The methods differ in the prescribed hold of the club, with GGA teaching overlapping and NG teaching 10 finger. With apologies to Todd Graves, I think that is minor. What I do think is a major difference, however, is the interpretation of the lower body movement at the beginning of the downswing. I think that for either swing, the lead hip (or leg, knee, or whatever you focus on) does move at the beginning. NG teaches that the movement happens naturally in anticipation of and reaction to what is happening up top. But GGA emphasizes the lower move as something to be learned and cultivated. This might well be a personal idiosyncrasy of the instructors involved and what they feel during the swing. I know Moe said his leg/knee/whatever started first. But he also said he played on top of his legs. What I'm saying is that the lower starts first, but that doesn't mean you need to make it happen. Some might, but some might get screwed up by it.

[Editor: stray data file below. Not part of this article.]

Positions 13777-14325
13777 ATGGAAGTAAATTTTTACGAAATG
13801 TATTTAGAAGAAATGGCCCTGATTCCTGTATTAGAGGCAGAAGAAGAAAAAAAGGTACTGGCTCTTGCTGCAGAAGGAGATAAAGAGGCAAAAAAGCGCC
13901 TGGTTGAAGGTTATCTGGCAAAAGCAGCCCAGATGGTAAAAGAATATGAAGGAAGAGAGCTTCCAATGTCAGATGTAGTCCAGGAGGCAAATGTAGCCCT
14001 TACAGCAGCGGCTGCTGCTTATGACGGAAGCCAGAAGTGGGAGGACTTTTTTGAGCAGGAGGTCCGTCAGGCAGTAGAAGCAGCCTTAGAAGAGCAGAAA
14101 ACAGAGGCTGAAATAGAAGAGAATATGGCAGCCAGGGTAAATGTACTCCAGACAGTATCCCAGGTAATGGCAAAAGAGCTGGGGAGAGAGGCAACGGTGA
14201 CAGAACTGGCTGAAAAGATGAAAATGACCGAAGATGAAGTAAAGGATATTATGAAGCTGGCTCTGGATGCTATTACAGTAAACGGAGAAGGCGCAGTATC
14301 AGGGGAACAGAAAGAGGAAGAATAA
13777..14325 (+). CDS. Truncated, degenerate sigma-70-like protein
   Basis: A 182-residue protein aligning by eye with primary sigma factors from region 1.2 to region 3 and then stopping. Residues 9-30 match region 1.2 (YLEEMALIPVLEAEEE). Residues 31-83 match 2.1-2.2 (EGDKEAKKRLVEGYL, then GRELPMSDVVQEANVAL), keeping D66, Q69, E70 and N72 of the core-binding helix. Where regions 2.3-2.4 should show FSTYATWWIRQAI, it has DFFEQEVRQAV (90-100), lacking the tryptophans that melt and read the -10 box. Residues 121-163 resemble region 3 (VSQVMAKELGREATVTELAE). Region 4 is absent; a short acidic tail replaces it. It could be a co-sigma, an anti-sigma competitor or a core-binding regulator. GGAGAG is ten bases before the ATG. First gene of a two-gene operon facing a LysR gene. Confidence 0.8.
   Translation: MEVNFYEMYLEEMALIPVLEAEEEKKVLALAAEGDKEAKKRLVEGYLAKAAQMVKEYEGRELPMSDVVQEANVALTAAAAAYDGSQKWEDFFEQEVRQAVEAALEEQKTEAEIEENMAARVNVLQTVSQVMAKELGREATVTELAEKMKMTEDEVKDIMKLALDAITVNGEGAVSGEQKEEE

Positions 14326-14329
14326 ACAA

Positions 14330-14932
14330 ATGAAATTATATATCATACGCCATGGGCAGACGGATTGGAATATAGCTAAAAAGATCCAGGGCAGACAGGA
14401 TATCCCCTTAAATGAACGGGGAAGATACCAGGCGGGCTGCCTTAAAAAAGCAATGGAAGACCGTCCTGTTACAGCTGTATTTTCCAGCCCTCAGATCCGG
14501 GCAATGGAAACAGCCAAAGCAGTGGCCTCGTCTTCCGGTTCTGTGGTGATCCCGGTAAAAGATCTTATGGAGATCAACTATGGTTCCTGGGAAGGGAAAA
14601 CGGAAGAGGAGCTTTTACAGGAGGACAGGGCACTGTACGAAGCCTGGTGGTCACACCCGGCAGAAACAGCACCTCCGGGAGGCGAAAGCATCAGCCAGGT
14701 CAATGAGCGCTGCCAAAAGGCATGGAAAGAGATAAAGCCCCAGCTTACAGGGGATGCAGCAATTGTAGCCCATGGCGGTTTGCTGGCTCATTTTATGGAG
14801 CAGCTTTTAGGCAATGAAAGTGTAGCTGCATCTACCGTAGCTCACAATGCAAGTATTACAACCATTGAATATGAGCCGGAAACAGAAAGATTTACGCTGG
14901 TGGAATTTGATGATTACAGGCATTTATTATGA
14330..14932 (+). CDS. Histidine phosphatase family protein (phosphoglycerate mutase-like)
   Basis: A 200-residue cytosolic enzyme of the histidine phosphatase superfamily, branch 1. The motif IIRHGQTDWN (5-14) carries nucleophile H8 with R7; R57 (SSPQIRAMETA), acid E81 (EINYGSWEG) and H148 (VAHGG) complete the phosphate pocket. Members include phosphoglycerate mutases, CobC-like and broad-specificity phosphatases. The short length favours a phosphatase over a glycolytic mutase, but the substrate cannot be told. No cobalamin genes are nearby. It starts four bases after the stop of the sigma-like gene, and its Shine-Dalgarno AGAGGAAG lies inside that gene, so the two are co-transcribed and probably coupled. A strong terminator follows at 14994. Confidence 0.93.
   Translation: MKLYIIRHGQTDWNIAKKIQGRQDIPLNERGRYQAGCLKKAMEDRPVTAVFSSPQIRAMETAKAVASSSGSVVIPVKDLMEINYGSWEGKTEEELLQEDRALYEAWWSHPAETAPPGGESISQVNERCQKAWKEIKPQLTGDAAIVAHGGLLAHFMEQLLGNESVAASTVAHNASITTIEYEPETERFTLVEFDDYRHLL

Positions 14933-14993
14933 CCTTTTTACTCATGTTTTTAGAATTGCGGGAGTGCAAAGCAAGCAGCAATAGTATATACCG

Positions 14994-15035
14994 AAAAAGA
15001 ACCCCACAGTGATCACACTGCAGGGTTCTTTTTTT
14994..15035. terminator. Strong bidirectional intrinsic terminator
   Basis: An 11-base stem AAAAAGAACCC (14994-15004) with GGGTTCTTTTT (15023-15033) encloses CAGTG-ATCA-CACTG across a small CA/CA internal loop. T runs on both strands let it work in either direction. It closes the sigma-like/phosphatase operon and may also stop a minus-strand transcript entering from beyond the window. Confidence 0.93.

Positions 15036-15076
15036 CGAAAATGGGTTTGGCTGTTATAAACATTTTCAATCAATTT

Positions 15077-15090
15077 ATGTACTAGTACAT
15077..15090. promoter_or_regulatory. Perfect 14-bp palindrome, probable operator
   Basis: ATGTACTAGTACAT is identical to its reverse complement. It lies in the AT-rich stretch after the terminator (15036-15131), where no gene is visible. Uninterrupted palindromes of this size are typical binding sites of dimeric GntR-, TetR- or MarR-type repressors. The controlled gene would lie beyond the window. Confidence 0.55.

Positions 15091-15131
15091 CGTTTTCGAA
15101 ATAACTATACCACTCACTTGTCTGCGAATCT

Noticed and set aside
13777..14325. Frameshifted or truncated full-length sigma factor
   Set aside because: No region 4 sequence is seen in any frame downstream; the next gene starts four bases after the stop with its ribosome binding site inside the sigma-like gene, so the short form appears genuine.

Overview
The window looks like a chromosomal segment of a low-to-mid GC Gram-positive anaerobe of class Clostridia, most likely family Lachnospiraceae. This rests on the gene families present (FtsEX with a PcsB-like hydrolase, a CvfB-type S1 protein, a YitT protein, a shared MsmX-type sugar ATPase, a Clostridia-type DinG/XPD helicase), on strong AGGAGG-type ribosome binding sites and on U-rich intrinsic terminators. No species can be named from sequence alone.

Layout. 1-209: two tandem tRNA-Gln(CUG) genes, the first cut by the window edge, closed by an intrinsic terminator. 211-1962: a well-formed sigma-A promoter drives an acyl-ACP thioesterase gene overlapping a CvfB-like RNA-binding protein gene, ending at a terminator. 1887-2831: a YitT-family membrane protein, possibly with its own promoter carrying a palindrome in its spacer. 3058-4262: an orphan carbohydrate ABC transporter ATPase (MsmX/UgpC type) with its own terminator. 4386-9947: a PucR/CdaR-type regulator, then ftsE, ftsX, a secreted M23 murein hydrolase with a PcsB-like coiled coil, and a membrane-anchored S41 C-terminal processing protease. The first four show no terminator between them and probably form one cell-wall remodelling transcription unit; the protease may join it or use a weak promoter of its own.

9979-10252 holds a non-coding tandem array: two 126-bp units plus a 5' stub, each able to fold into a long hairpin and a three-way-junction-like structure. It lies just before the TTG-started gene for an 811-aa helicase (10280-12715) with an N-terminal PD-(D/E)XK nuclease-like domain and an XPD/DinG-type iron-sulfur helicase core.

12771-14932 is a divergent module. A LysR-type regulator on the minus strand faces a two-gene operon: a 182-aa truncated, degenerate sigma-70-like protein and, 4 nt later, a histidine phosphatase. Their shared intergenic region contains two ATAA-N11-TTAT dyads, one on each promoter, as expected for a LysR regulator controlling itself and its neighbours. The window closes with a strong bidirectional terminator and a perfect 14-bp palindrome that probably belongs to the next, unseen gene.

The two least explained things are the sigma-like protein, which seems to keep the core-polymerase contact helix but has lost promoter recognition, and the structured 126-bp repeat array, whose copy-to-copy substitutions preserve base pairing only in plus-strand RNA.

Personally I find it very hard to consciously move the hip to start the downswing, because it's hard to keep it from taking over and throwing the swing off plane. What they are suppose to do is start, then they slow down and nearly stop till the swing passes by. So I prefer the NG instruction of swinging the upper body and letting the lower body react accordingly. It works much better for me. (And is the source of one of my most persistent problems, hence my fixation on it.) Overall, I think this distinction is the major difference between the two methods.